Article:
Yesterday I attended the Chisago County Broadband Summit. They unveiled results of their community broadband survey, heard from several politicians, the providers, Office of Broadband and had several broadband myths debunks. The meeting was very well attended – unfortunately because folks are frustrated and want better. I spoke to one gentleman who said his wife travels 50 miles (each way!) to work; he traveled at least 30 himself. Both work for places that allow telecommuting but with a connection advertised at 2 Mbps down that doesn’t work – especially since their work requires a virtual private network (VPN). They are looking forward to an upgrade to 12 Mbps but recognize that while much better than what they have, it may not be enough.
It was an interesting meeting. I shared earlier what I found to be a powerful story from the Mayor of North Branch on how broadband allowed her to get degrees online and change her life. The day was a series of stories an info. Read on for full notes…
Welcome from Nancy Hoffman
When I first started at Chisago County, I took the temperature of business broadband – retail couldn’t make sales without broadband to run credit cards. Manufacturer with 40 employees – his largest bill is his broadband bill. We need to fix that. Manufacturer relocated to Chisago only to find inadequate broadband. (Luckily we could fix that and they stayed.)
Thanks to the Blandin Foundation for leadership in the state and local support. Thanks to local support and BBC board members.
Chisago County “Got Internet” Survey
876 respondents out of 54,000 in the county – here are some of the results:
- 35% said they would telecommute with better broadband
- 45% would use broadband for student success
- 86% would use broadband for web surfing and social media
- 31% would open a business with better broadband
- 94% would subscribe to better service if it were available
Survey write-in comments:
- We only have access to dialup so we get email via text.
- I offered to pay part of the broadband deployment/upgrade to my house. Provider says no.
- My son says he will never move back to Chisago County from college – not with the current broadband.
- I am a realtor – people do not buy in this area because the broadband is not sufficient.
- Internet at the library rocks!
Broadband at Federal Level
Senators Franken and Klobuchar sent videos supporting the efforts in Chisago County.
Introduces Rural Broadband Caucus – trying to get urban (and other) colleagues to understand the broadband blight in rural areas. We have nice bipartisan support. There is money for broadband – but it’s scattered. We need to consolidate that funding.
Also introduced rural broadband funding act.
Where will funding come from? We need $50 billion to connect rural America. But decisions that need to be made. Some are easier than others. We need to look at where US money is going. Rethink money that’s currently going to foreign efforts that lead to war
Office of Broadband Development – Jane Leonard
It takes the fearless of the Vikings to get broadband.
- What does the OBD do?
- Gather info and data to inform policy.
- Execute programs
Support communities, providers and institutions.
Legislative action – $35 million for next round of grants – $5 for underserved areas (less than 100/20 Mbps) – $500,000 for low income areas – prevailing age no longer applied to last mile deployment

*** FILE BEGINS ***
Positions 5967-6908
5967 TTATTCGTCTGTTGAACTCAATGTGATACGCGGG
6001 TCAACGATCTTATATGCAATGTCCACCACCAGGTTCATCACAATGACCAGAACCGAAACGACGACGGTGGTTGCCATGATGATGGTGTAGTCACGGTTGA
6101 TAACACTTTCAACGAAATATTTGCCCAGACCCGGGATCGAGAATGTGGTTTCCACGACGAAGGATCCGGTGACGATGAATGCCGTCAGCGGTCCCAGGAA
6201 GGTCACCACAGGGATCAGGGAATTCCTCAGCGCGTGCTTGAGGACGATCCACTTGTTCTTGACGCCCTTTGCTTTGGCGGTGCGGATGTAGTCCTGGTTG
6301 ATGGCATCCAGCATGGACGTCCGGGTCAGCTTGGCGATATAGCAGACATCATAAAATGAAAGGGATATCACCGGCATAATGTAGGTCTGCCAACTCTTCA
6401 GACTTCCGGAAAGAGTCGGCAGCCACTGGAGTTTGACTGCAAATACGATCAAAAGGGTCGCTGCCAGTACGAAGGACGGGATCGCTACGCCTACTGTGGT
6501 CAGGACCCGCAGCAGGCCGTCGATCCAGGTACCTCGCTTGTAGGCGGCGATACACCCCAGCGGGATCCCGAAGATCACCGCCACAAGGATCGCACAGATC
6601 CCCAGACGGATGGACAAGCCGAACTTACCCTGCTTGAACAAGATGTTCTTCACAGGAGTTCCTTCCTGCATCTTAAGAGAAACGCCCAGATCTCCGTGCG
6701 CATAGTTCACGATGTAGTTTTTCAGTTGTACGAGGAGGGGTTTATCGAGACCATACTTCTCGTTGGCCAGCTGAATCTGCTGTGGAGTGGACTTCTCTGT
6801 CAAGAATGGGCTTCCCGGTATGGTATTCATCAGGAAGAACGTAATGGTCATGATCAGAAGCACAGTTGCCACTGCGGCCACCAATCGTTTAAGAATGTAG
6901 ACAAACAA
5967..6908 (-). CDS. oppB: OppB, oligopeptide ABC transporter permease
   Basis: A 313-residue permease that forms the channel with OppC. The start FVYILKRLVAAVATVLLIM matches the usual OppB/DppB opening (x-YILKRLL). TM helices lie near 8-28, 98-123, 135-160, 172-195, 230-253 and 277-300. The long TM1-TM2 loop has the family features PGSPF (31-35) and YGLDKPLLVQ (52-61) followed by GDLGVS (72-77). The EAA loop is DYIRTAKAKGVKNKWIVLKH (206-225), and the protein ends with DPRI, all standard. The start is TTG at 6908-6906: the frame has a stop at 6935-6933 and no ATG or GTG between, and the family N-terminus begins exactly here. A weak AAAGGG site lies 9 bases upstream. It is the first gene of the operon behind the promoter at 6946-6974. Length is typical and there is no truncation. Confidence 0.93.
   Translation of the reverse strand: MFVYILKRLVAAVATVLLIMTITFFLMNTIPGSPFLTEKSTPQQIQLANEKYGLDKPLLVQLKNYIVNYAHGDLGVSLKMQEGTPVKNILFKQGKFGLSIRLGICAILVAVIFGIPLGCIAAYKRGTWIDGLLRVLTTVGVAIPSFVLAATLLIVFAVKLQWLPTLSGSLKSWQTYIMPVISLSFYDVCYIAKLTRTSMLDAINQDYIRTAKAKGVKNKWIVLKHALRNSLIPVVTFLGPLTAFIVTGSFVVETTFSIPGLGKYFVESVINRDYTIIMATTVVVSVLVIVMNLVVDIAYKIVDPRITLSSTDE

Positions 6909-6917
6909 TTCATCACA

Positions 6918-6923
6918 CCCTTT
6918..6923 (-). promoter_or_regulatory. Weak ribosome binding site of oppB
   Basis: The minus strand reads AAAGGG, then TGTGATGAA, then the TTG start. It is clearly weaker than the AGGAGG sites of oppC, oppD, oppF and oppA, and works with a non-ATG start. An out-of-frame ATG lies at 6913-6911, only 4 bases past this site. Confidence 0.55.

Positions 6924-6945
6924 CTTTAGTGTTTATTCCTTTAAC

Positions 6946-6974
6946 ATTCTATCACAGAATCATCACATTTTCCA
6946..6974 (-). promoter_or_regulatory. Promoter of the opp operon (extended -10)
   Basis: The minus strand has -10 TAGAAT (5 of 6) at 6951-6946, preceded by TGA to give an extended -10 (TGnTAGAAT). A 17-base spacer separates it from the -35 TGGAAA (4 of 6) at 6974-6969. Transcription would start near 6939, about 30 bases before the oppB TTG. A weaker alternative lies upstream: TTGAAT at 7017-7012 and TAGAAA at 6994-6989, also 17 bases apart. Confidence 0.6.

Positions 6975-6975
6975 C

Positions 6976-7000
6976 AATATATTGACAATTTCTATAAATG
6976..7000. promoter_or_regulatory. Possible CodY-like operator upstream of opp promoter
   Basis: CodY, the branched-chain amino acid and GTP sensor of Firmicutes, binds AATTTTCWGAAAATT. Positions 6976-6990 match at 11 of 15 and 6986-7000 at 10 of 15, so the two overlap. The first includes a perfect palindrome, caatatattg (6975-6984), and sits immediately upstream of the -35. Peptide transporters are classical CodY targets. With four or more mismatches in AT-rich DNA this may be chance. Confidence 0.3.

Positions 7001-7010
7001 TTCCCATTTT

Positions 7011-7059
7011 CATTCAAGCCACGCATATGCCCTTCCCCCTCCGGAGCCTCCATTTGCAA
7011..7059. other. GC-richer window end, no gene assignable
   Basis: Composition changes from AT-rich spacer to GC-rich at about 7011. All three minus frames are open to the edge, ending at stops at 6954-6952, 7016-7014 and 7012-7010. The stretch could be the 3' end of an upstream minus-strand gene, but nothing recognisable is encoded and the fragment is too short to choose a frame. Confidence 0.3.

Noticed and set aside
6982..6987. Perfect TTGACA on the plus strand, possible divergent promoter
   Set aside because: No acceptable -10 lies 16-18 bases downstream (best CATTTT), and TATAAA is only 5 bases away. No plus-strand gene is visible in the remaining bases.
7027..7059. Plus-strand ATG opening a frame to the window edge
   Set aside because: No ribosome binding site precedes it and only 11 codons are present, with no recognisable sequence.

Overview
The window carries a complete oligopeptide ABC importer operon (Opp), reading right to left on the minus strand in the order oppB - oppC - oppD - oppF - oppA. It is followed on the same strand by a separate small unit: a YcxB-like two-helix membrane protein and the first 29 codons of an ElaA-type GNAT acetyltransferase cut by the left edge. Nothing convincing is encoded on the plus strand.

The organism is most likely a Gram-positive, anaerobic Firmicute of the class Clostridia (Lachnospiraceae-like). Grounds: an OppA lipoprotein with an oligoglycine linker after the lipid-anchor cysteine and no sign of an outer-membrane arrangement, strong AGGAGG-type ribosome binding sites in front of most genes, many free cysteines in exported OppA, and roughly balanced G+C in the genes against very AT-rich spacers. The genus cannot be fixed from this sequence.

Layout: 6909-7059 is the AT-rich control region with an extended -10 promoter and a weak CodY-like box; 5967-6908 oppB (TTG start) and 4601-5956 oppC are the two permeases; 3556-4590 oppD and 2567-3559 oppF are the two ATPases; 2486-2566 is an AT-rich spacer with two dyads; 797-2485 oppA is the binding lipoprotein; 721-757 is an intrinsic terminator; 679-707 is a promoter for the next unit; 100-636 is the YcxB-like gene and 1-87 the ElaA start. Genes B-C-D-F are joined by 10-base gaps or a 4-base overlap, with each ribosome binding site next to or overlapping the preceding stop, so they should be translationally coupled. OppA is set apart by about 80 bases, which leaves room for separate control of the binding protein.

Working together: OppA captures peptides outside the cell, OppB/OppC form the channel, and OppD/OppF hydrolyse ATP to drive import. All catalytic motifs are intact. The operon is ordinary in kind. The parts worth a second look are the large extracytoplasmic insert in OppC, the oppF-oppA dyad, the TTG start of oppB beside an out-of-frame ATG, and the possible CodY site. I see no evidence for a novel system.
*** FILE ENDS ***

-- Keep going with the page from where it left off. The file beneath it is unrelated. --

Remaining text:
It takes more than market forces to deploy broadband in rural areas. We’re here to help that happen.
A meeting on the upcoming round of grants is tentatively planned for June 23.
Broadband Myths and Misconceptions – JoAnne Johnson
Myth: Everything’s going wireless?
- The whole wireless issue is a boondoggle.
- Less than 1% of your cell call goes through the air – it goes through fiber.
- Spectrum is a finite resource. We could run out.
- 5G has distance limitations.
- As wireless gets more traffic it gets slower per interaction.
Wireless is part of the answer – but it’s not *the* solution in rural areas. We’ll want to get fiber as far as we can go. For the far reaches, wireline is still the way to go.
Gigabit can travel 35 miles on fiber versus 300 feet on copper.
Minnesota has a lot of old copper and as it gets replaced it will get upgraded to fiber.
Myth: No one really needs a gig
- It’s not the speed, it’s the size of the pipe. With more pipe I can push (up and down) more content.
- Growth of the Internet is 45% a year.
Myth: CAF 2 will take care of this.
- All of the providers in MN – combined – don’t have the borrowing capacity required to deploy broadband throughout the state.
Chisago County Broadband Provider Panel
CAF 2 @centurylink gets $54 million for 6 years to serve 114,000 households
We take fiber deeper into communities – covert to copper – then go copper to homes for 10/1 minimum
“There just isn’t enough capital for @centurylink to build everywhere. But we will partner with government to get funding.”
How far into the future to you plan or design for:
- Frontier 1-3 for short term – long term is up to 20 years
- Centurylink – CAF is 6 years but we have to do the backbone first because it’s so massive – but we also have 15 year planning on
- Nextera – always looking to expand. Eliminating trenching with wireless does make for a cheaper alternative.
Average cost per mile for fiber ($5-8 per foot) versus copper. Copper is much more expensive – but it’s already installed.
What are you doing to improve reliability?
- Distance away from D-slam is an issue.
- CenturyLInk has built out to 30,000 towers
Closing Remarks – from Bernadine Joselyn